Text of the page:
Updated April 16th, 2024 at 16:18 IST

Boeing asserts absence of fatigue issues on older 787 aircraft prior to whistleblower testimony

Boeing whistleblower Salehpour alleged safety issues with 787 and 777 assembly before his Senate testimony on the company's safety culture.

Reported by: Business Desk
Boeing | Image:Boeing

Boeing defends integrity: Boeing declared on Monday that it has not detected any fatigue cracks on in-service 787 jets that have undergone extensive maintenance, defending the integrity of its twin-aisle aircraft programme ahead of an upcoming US Senate hearing.

Last week, a whistleblower from Boeing, Sam Salehpour, alleged that the company overlooked safety concerns regarding the assembly of its 787 and 777 jets used for international flights. Salehpour, a quality engineer at Boeing, is set to testify during the Senate hearing regarding the company's safety practices.

Shim safety concerns

Salehpour has raised concerns that Boeing failed to adequately utilise shims, thin materials used to fill small gaps in manufactured products, which could potentially lead to premature fatigue failure in certain areas of the Boeing 787 Dreamliner over time.

These claims, currently under investigation by the US Federal Aviation Administration (FAA), include Salehpour witnessing workers "jumping on the pieces of the aeroplane to get them to align."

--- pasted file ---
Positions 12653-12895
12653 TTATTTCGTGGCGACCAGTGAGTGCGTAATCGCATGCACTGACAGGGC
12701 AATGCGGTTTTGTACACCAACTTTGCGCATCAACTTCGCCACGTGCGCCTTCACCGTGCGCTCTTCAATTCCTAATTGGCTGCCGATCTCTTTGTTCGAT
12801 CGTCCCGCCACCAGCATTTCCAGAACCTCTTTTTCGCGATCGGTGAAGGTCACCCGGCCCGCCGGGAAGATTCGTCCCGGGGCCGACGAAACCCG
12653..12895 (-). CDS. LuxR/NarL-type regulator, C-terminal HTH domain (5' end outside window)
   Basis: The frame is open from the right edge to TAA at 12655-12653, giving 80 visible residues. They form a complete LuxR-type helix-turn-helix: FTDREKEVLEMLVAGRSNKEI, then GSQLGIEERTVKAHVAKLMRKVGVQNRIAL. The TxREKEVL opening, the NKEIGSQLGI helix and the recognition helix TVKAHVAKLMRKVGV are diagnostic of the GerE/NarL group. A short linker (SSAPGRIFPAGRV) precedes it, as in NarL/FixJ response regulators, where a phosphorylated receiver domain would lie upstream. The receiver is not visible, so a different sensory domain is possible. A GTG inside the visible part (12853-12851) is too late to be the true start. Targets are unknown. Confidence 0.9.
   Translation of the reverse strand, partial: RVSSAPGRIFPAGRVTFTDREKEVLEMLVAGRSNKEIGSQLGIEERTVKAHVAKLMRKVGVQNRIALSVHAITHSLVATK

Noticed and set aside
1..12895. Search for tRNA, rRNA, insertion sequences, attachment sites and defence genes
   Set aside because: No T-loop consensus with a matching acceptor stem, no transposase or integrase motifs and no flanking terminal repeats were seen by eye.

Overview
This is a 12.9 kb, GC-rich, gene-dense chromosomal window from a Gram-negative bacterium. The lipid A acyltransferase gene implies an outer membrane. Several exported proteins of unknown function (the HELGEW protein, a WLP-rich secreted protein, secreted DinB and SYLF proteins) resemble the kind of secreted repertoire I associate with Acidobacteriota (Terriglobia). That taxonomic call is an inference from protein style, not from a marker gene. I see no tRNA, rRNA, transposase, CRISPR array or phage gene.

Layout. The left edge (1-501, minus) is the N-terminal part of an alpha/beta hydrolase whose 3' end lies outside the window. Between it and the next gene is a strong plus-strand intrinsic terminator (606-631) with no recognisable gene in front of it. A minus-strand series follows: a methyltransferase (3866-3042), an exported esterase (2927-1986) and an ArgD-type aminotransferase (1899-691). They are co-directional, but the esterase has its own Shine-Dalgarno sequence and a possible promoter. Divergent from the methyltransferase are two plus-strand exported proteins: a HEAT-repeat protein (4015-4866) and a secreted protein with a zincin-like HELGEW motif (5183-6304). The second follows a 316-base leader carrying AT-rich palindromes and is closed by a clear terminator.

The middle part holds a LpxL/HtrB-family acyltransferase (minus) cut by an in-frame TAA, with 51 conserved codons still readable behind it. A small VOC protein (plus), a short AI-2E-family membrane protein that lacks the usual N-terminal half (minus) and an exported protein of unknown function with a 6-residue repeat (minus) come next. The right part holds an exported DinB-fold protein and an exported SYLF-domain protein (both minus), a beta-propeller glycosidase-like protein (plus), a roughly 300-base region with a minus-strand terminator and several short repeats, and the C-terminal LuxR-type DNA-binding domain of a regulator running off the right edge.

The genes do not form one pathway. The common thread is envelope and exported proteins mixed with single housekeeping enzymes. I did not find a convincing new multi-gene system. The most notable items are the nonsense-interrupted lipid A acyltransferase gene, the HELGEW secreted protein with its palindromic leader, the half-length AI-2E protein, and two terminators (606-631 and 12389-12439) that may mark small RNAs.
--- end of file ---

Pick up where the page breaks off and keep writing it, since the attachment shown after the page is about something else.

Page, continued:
Boeing has been contending with a significant safety crisis that has tarnished its reputation following a mid-air panel blowout on a 737 MAX single-aisle plane on January 5.

During a media briefing on Monday, two senior Boeing officials stated that there have been no findings of airframe fatigue amongst the nearly 700 in-service Dreamliner jets that have undergone thorough maintenance inspections after six and twelve years.

Steve Chisholm, Boeing's chief engineer for mechanical and structural engineering, assured, “All these findings have been reported to the FAA.”

Delivery suspension duration

Boeing suspended deliveries of the 787 widebody jet for over a year until August 2022 while the FAA investigated quality issues and manufacturing defects.

In 2021, Boeing acknowledged that some 787 airplanes had shims of improper size and certain aircraft had areas that did not meet skin-flatness specifications.

Lisa Fahl, vice president of Boeing Commercial Airplanes aeroplane programs engineering, explained that the 787's specifications include a gap allowance of five-thousandths of an inch within a five-inch area, which is equivalent to "the thickness of a human hair."

Fahl dismissed reports of workers jumping on plane parts, stating that such practices were "not part of our process."

Responding to Boeing's statements, Salehpour's attorney, Debra Katz, stressed the importance of independently validating any data provided by Boeing before accepting it at face value.

(With Reuters Inputs)


Published April 16th, 2024 at 16:18 IST